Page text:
I'm not a fashion writer. I'm not a fashion blogger. Yet, years and years of experience gleaned from reading my grandma's weekly issue of People Magazine, a few personal body image crises, and a college degree in biology have led me to a couple of facts:
1. Your body is your body. We are all different in a very biological sense. It's not going to help you to covet someone else's body, or covet the ability to wear what they wore. Feel comfortable in your own skin. Love what you have...drink lots of water, eat your vegetables, exercise, don't smoke...your body will reach its optimal point for yourself. Maybe you don't look like Jennifer Aniston. Or Brad Pitt. You aren't. Embrace it---enjoy it.
2. Dress for your body. I realize this is kind of difficult, as women's clothing is now more generalized than it used to be...but that's okay. It just means you have to be open to shopping for longer amounts of time, be open to trying new things, and accepting that "this year, blazers are cut completely wrong for my shape. I better hit the thrift sotres to find the right stance." Figure out what works for you, and experiment with new trends in the dressing room before deciding that skinny jeans are your new fave. Personally, I think skinny jeans are fabulous. But not on me. And that's okay.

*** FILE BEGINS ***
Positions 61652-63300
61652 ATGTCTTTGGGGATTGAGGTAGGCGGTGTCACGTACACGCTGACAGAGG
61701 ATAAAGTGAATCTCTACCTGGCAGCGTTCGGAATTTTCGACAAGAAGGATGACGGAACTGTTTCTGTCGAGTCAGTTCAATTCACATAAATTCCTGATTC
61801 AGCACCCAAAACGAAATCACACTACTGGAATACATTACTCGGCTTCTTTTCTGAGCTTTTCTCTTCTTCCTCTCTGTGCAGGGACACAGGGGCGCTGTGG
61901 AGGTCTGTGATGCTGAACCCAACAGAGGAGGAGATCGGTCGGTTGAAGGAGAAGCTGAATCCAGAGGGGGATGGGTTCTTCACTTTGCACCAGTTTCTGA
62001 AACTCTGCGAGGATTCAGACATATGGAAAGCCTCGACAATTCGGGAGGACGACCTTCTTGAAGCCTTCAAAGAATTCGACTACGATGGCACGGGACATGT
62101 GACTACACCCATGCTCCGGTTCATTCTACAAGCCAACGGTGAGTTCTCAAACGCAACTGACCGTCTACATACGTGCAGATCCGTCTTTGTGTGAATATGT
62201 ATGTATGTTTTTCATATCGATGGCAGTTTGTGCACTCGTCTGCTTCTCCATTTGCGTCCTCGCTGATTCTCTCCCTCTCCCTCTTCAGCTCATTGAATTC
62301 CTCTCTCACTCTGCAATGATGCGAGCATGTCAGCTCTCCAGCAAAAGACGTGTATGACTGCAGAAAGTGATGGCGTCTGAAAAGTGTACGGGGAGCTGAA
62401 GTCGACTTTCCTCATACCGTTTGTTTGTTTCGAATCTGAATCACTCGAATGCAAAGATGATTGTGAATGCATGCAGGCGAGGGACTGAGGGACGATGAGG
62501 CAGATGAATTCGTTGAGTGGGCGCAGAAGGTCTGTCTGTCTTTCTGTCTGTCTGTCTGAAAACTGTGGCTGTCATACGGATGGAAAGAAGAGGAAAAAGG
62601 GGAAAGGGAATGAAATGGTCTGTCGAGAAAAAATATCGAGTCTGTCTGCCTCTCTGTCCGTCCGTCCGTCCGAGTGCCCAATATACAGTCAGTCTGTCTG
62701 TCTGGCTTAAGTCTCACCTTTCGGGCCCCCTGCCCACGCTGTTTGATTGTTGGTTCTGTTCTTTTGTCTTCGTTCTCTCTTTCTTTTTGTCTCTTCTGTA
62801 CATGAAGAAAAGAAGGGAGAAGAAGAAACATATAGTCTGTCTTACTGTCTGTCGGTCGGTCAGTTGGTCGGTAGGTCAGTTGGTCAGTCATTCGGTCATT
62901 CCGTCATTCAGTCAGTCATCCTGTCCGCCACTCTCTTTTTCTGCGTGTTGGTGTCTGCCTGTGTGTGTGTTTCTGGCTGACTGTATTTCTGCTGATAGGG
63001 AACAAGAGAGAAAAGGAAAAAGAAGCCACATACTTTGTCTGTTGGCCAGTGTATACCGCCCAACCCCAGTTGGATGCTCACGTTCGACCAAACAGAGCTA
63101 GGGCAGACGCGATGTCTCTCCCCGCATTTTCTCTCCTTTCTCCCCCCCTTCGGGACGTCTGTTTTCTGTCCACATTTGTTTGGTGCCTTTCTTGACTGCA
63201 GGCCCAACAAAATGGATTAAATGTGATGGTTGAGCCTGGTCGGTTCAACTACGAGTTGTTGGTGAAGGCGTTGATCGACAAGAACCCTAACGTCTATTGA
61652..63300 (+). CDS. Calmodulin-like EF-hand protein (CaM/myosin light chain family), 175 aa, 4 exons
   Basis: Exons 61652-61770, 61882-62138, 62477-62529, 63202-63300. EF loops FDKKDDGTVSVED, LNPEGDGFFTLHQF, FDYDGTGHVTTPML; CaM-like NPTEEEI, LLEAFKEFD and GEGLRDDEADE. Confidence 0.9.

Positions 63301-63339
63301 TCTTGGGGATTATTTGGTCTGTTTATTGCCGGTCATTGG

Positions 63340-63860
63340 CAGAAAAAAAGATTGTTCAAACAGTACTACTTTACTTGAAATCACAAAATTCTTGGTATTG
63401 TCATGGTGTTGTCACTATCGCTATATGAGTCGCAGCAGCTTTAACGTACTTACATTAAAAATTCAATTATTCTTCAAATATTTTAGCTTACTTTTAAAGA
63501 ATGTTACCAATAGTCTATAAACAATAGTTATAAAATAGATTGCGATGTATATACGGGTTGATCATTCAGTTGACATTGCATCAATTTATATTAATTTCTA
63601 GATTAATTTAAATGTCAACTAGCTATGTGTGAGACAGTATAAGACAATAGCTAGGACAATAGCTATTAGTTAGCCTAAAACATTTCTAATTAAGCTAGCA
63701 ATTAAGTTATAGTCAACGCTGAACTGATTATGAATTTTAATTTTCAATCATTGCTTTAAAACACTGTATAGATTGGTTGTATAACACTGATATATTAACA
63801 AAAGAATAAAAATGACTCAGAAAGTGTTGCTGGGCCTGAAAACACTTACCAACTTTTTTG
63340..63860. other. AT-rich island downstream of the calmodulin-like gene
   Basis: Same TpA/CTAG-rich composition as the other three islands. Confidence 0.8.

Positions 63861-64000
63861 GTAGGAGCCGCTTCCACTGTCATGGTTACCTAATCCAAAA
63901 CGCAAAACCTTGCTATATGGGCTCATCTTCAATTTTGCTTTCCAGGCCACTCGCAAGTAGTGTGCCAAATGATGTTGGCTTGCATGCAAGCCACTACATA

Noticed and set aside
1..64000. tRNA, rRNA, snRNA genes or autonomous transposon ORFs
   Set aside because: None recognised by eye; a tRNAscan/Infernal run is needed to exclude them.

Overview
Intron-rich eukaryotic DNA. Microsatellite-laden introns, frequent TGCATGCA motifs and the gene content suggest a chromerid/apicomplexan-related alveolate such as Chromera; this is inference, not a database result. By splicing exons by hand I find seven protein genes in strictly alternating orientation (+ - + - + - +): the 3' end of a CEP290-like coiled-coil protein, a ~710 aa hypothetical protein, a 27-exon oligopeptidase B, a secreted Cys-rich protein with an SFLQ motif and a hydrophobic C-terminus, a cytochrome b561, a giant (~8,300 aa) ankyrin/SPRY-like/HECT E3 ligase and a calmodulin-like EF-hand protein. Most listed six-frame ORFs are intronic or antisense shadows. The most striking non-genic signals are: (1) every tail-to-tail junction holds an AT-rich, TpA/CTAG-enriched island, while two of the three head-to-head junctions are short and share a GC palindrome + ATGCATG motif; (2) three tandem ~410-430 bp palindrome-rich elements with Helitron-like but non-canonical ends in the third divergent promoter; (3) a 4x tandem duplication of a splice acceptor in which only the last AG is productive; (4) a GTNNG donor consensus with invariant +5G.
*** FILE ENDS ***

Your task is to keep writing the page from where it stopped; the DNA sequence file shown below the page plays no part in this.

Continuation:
For an example, consider ballroom dancing competitions. To me, dancing is something where you should feel absolutely beautiful, poised, lovely, floating. This has nothing to do with your weight, your hip size, or your height. This has to do with how you carry yourself. And I ask you....how does one carry themselves in these monstrosities?
Keep in mind...this monstrosity cost $650.
Compare this to a dress someone has actually worn to an MIT competition: (2004: see here for the photo album)
Now, I have watched these people dance. They are amazing. Completely. They are also wonderful people who have interesting lives that do cool research here. But why oh why has killing muppets become the pregamming sport to ballroom dancing?
It reminds me of being in dance when I was younger - and sure, I did learn how to dance and coordinate myself (thanks for letting me do this, Mom) - but there were other lessons that just made me feel bad about myself. The other girl that shaved her arms starting when she was eight, the sequins under my armpits, the scads of makeup I had to wear...what in the world does this have to do with dance?
And I compare this to ballroom dancing in Vienna. I have a friend currently living there who positively glows about how fun it is to get gussied up in a dress you love and spend time with people you care about. And wow...they do it without the muppet sacrifice as well.
Competitive ballroom's rules for dress and how you have to show yourself out is akin to the clothes that the clothing industry wants to make women wear. But yes...there is an alternative. Anyone want to move to Vienna with me? But let me get some thrift store shopping in first...